Allison and her family could tell you research numbers from now until eternity; they’re more than dialed on statistics, but their message is more complex than just data alone. Their message is simple: treasure every moment with your child. Through every cry, diaper change, long sleepless nights, getting peed on, to even getting thrown up on; cherish those moments, because she no longer can. And worried you’ll be “that mom” who takes too many pictures? Allison says to be “that mom”, because that’s all she and her family have left of their sweet angel now, memories and pictures.
Lee recommends a book, How to Help a Grieving Friend by Stephanie Grace Whitson. Other than being a book that was written with raw emotions, it’s a book that helped Allison and her family cope during their loss; helped them know they weren’t alone or worse, crazy with how they were left to grieve their loss.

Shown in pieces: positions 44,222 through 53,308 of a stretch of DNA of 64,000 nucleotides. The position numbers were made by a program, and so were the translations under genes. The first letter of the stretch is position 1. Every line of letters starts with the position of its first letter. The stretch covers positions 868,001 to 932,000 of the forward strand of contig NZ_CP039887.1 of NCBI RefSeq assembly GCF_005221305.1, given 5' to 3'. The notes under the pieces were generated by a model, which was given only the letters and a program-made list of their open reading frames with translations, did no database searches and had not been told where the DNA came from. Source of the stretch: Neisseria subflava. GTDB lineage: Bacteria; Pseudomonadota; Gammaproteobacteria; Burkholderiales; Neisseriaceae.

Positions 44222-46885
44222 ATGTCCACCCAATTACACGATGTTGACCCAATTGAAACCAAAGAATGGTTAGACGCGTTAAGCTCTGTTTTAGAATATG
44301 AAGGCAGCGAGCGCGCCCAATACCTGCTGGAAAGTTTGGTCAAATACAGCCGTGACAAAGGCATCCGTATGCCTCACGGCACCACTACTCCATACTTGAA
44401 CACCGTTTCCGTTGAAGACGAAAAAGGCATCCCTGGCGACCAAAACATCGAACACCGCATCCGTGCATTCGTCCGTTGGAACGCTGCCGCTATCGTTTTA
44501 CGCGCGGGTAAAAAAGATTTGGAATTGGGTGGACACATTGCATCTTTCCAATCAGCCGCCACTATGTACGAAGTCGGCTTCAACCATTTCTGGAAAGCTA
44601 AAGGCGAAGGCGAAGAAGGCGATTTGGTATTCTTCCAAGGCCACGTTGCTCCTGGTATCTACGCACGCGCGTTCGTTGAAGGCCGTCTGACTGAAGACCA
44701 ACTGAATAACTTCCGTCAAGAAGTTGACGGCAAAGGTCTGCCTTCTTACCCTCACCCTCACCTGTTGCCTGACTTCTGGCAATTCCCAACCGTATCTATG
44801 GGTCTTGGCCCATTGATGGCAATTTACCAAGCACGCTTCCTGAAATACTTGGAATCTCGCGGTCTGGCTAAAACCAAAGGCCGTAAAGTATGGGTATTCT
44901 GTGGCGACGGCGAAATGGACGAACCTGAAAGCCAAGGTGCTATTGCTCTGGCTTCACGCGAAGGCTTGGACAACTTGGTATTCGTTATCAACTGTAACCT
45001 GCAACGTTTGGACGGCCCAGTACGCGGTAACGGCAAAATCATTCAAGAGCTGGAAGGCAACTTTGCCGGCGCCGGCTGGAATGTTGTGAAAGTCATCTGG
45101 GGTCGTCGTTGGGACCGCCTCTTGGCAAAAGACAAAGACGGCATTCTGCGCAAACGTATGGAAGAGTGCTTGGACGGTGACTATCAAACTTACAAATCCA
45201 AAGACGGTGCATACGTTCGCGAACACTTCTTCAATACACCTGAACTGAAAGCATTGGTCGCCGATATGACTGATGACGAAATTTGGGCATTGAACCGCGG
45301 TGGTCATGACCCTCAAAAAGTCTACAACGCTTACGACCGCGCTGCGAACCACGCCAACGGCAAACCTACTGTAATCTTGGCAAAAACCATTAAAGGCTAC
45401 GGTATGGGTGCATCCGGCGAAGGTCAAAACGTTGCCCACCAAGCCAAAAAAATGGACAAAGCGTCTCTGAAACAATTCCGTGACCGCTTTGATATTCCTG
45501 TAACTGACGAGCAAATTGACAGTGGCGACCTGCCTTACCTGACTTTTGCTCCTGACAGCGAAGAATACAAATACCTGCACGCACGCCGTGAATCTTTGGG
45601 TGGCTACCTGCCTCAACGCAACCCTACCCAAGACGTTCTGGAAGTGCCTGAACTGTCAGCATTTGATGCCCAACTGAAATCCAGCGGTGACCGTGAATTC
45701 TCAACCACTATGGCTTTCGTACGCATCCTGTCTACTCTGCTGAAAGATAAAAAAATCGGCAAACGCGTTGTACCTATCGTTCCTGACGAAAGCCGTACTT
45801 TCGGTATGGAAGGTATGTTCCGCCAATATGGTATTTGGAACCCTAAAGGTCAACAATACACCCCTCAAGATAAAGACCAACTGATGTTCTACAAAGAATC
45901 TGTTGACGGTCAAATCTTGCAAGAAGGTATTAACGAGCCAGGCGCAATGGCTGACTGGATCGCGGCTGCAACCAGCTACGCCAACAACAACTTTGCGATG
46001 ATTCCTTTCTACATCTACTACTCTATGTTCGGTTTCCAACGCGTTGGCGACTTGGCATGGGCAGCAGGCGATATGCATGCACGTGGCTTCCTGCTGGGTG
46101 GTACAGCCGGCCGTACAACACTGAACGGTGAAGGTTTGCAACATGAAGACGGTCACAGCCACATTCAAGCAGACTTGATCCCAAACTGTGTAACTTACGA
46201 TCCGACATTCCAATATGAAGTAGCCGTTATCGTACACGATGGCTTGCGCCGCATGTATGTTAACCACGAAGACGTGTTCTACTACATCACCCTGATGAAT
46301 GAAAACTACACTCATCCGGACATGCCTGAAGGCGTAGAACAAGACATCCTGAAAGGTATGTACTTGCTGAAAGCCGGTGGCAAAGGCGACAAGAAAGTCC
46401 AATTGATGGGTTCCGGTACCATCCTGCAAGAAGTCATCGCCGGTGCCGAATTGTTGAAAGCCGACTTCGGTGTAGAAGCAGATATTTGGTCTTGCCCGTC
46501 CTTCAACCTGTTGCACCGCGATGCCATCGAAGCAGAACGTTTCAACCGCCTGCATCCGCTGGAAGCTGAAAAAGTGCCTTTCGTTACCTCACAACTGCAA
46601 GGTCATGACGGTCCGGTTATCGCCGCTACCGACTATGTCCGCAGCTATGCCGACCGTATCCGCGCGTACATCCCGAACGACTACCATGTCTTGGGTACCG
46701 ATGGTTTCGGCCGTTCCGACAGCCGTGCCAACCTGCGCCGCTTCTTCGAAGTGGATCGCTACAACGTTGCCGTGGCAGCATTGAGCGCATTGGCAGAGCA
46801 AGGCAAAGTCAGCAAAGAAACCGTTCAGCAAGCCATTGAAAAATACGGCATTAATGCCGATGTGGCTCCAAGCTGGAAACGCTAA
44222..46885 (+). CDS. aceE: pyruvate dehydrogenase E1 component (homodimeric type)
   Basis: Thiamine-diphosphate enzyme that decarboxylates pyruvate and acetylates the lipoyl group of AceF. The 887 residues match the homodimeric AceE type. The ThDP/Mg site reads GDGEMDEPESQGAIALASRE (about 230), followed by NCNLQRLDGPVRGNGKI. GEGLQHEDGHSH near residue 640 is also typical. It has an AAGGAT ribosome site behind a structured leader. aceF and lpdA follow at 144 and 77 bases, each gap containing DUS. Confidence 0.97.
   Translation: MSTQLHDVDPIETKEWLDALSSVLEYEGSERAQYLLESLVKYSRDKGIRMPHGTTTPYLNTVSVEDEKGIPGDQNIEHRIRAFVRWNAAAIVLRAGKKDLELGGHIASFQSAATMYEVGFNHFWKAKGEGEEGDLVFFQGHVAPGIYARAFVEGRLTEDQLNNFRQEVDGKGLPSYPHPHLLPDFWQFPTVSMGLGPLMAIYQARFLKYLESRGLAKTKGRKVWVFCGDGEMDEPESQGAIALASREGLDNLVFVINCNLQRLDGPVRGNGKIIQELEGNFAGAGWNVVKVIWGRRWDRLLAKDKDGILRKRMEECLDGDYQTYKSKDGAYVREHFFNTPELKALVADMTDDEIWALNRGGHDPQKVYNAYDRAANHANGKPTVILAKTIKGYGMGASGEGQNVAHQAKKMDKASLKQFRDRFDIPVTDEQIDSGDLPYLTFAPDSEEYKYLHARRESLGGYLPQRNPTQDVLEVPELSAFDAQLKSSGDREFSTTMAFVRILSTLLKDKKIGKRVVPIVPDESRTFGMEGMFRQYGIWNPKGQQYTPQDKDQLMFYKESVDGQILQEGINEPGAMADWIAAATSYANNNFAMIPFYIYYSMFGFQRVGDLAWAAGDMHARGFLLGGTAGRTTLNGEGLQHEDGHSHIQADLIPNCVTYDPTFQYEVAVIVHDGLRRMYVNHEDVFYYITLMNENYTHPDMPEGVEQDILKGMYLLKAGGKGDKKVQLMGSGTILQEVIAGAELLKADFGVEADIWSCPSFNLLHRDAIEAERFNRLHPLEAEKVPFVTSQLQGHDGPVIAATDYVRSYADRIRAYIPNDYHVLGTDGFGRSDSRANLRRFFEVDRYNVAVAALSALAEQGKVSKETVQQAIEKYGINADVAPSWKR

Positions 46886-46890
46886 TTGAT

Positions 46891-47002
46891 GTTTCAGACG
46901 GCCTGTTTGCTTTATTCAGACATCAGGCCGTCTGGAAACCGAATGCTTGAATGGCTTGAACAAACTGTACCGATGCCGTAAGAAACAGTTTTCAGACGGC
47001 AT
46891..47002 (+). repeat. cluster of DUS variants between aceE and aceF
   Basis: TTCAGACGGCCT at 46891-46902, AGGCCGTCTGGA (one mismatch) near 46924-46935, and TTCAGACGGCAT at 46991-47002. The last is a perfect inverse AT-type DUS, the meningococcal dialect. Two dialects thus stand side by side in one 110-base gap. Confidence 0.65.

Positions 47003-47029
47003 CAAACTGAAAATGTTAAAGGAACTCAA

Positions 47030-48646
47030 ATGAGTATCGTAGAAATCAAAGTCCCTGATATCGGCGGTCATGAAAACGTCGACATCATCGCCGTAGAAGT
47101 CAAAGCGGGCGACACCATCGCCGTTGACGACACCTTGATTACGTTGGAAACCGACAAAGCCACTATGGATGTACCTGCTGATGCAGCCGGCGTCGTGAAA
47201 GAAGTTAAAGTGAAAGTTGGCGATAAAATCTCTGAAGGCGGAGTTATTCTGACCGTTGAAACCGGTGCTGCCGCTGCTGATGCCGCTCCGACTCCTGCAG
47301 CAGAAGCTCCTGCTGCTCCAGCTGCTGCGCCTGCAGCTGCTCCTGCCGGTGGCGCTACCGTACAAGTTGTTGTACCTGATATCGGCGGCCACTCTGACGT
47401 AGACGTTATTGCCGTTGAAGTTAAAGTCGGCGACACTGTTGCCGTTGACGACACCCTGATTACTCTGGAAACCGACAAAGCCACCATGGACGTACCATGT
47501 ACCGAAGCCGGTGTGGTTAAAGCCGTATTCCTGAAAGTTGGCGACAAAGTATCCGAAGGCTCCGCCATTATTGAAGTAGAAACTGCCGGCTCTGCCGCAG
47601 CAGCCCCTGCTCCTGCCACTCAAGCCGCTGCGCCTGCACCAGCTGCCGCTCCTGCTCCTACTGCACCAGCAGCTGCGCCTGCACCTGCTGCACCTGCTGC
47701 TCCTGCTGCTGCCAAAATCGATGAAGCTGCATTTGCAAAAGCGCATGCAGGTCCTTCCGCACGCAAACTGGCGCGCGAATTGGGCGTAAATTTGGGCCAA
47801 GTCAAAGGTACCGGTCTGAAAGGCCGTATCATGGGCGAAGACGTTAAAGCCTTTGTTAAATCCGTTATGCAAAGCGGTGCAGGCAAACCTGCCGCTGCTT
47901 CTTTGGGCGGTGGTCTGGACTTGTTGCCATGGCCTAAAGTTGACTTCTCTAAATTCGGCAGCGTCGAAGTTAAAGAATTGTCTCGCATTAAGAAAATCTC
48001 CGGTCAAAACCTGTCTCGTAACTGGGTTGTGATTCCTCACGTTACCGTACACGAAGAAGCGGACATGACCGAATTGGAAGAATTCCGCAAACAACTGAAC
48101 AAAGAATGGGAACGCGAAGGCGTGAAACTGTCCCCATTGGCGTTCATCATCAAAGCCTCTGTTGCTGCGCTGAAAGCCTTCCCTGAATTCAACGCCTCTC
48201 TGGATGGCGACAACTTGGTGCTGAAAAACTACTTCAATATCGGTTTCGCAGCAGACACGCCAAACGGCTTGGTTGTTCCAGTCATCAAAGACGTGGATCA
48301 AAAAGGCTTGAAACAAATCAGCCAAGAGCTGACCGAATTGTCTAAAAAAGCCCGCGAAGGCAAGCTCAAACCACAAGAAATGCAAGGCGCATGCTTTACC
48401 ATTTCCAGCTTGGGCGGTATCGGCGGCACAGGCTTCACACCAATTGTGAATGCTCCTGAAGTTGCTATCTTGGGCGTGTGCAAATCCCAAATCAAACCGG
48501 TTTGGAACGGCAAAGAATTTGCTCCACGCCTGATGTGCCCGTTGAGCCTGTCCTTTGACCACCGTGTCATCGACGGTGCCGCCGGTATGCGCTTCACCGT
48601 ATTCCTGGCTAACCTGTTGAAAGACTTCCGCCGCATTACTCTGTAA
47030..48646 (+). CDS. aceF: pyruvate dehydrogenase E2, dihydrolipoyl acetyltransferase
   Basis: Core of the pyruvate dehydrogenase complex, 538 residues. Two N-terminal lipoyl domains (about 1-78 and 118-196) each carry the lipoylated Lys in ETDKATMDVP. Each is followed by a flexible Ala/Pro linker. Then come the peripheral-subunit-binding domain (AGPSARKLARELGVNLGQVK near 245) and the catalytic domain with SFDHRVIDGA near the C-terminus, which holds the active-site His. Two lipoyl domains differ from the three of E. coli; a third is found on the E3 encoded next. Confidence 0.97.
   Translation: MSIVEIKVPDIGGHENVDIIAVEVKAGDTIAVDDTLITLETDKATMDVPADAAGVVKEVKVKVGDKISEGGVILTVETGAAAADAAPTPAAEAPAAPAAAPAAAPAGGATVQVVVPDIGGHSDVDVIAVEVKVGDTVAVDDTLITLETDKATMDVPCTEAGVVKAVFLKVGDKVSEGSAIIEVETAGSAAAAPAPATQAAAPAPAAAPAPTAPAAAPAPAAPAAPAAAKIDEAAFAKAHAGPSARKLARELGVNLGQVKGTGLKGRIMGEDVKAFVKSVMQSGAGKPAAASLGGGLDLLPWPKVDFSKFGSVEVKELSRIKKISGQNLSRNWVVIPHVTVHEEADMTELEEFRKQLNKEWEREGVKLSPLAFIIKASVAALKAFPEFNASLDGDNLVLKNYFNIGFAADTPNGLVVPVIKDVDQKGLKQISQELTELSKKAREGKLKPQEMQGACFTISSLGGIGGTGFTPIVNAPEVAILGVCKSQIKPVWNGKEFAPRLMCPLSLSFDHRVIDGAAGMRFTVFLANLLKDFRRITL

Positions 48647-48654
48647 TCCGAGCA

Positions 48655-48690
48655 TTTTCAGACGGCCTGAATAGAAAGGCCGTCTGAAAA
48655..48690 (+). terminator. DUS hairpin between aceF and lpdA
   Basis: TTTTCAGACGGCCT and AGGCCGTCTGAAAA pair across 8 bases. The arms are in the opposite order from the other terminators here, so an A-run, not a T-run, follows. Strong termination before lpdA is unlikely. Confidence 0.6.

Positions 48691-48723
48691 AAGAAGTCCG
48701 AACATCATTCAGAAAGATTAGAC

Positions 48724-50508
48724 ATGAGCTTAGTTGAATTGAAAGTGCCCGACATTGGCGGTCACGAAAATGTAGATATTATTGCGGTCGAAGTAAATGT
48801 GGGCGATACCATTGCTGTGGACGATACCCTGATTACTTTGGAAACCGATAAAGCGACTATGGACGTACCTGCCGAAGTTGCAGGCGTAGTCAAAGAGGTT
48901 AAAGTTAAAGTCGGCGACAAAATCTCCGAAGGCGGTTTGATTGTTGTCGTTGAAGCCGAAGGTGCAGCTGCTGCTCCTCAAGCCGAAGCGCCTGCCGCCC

Despite the grief she feels daily from her son’s loss, Allison and her family continue to carry Charlie’s memory on forever and she sees his remembrance everywhere; whether it’s in his sister Marlie’s smile or in his brother Max’s eyes; Charlie lives on.
There are hundreds of resources for parents, grandparents, and caregivers to learn more about SIDS. Please visit these and other websites alike to learn more and how you can help spread the message of this condition that is grievously taking too many babies each year.